"Those are our premier partnerships right now," said Thompson, who needs partners that can address agency business problems as she segments her unit's markets around the Department of Defense, intelligence agencies, civilian agencies and state and local governments.
Thompson joined the public sector group in January from rival Oracle Corp. of Redwood Shores, Calif. Her section at Sybase provides desktop-to-enterprise data solutions to federal, state and local governments and higher education institutions
By drilling deeper into core government markets and boosting integrator partnerships, the public sector group can lead Sybase's North American growth, said Thompson.
But that won't be an easy feat. Sybase's North American revenues (United States, Canada and Mexico) slid 7 percent in 1997 to $571.5 million, according to a March 31 company financial filing with the Securities and Exchange Commission. Overall revenues fell from $1 billion in 1996 to $900 million in 1997. More than 90 percent of Sybase's revenues are from the commercial market.
The company's stock was trading this week at $8.44 a share, slightly above its low mark during the 52-week period where prices have ranged from $6 to $23 per share.
Thompson would not break out Sybase's government revenues, but analysts placed them at under 10 percent of overall revenues. Thompson also would not disclose growth projections for her unit, but she and analysts agreed that state and local government business is a ripe area.
The state and local market might give Thompson's unit its best shot yet at strong growth, especially in data warehousing, said Lesley Kao, an analyst with research firm GR2 Inc. of Mountain View, Calif.
Kao said the state and local government data warehousing market, which stood at about $350 million in 1997, is expected to grow by more than 20 percent annually.
"One thing we have found is that there is no real market leader, so the space is wide open," Kao said.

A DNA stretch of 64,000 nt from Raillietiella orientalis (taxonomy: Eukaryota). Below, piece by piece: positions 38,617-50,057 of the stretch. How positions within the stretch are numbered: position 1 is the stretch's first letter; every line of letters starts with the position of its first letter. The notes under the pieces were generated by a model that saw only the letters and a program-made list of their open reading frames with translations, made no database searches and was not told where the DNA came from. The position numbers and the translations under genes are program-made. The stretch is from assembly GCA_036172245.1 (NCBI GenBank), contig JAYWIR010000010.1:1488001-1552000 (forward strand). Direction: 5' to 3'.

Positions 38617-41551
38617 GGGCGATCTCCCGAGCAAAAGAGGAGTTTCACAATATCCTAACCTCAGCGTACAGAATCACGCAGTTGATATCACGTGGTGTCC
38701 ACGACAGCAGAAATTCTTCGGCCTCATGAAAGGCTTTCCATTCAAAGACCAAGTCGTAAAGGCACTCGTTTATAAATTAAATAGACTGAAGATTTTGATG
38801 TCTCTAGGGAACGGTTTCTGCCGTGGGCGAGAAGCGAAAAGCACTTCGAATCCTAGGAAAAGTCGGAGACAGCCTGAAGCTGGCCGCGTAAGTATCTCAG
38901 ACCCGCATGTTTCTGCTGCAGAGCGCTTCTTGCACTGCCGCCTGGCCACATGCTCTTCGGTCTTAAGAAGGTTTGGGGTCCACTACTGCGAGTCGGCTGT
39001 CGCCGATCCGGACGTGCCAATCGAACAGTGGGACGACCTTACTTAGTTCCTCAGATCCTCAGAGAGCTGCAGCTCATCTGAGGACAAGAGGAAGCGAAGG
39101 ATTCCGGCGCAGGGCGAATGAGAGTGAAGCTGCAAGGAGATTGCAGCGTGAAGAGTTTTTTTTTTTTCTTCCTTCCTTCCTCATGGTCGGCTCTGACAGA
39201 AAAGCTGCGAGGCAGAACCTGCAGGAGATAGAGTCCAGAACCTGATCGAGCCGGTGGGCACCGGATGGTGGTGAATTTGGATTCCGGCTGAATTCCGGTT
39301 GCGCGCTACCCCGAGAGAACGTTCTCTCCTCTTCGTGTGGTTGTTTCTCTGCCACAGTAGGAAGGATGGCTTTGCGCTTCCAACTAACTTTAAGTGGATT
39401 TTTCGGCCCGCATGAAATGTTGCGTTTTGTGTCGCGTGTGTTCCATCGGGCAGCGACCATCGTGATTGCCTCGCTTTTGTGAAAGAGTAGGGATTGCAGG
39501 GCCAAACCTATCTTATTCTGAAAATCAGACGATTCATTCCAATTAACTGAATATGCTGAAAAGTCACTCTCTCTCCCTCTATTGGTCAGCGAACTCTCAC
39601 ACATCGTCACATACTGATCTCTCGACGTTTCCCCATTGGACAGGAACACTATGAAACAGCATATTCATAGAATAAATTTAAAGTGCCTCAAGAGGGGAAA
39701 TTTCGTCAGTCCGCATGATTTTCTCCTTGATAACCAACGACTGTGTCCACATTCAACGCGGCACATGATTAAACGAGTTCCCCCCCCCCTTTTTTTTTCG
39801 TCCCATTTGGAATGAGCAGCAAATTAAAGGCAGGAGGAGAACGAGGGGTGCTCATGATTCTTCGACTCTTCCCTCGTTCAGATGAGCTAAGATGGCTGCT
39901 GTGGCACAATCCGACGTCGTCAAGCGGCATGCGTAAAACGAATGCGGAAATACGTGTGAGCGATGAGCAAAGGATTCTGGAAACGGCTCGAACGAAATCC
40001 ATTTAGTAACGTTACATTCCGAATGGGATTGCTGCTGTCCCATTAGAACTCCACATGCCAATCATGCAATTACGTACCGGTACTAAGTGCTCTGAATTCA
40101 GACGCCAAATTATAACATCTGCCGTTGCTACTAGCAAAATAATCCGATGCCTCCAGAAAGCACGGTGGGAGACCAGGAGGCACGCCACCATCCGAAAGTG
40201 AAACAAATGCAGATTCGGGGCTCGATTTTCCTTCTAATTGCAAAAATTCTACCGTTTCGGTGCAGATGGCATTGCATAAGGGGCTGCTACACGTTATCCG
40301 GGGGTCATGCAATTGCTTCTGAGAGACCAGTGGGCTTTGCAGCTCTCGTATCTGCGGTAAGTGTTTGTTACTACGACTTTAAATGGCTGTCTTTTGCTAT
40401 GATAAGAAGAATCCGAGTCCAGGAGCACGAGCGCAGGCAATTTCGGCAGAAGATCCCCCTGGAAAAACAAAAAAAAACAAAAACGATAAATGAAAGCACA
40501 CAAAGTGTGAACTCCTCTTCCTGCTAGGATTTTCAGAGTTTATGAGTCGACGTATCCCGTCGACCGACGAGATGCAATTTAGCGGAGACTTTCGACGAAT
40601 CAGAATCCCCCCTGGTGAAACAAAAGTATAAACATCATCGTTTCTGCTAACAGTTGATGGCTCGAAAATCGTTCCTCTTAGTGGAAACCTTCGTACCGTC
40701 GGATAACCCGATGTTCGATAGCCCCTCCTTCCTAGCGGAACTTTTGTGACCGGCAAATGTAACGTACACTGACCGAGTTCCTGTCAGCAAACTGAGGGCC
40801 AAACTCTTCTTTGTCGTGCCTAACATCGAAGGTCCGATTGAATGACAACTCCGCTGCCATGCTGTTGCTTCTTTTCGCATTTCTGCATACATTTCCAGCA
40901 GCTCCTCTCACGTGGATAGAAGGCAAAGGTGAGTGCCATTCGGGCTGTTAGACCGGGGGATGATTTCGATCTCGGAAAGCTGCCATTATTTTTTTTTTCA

Sybase's offerings in this market include online transaction processing, data warehousing and electronic commerce.
The state of North Carolina is relying on Sybase to help it analyze data and identify health care funds owed to them by the federal government. In Colorado, the company built what it bills as the nation's first statewide integrated criminal justice system.
It's too early to tell whether a more focused push into government markets will help lift Sybase as a whole, said James Pickrel, an analyst with Hambrecht & Quist,a financial services company in San Francisco.
"It is a wait-and-see situation," Pickrel said of Sybase's new strategies. "But they do have a some loyal [government] customers."
In its most recent financial filing with the Securities and Exchange Commission, Sybase blamed its 1997 financial woes partly on a shift in customer spending from strategic enterprise applications toward year 2000 compliance.
It also cited poor economic conditions in the Asia Pacific region and improper accounting procedures by a Japanese subsidiary that caused Sybase to lower 1997 revenues by $43 million.
In its filing, the company said it continued to maintain its core customer base in many markets. Among them are "68 of the top 100 banks, all 20 of the leading life insurance companies, 300 worldwide health care organizations and the top 25 telecommunications companies worldwide," the company said.
Thompson said she is looking at where agency problems intersect with Sybase technologies within each of her target markets.
For example, Pentagon officials are constantly deploying missions, so it is important for them to have the ability to access source and reference data irrespective of where they are. And troops in the field using laptops or handheld computers need to be able to connect to networks remotely, she said.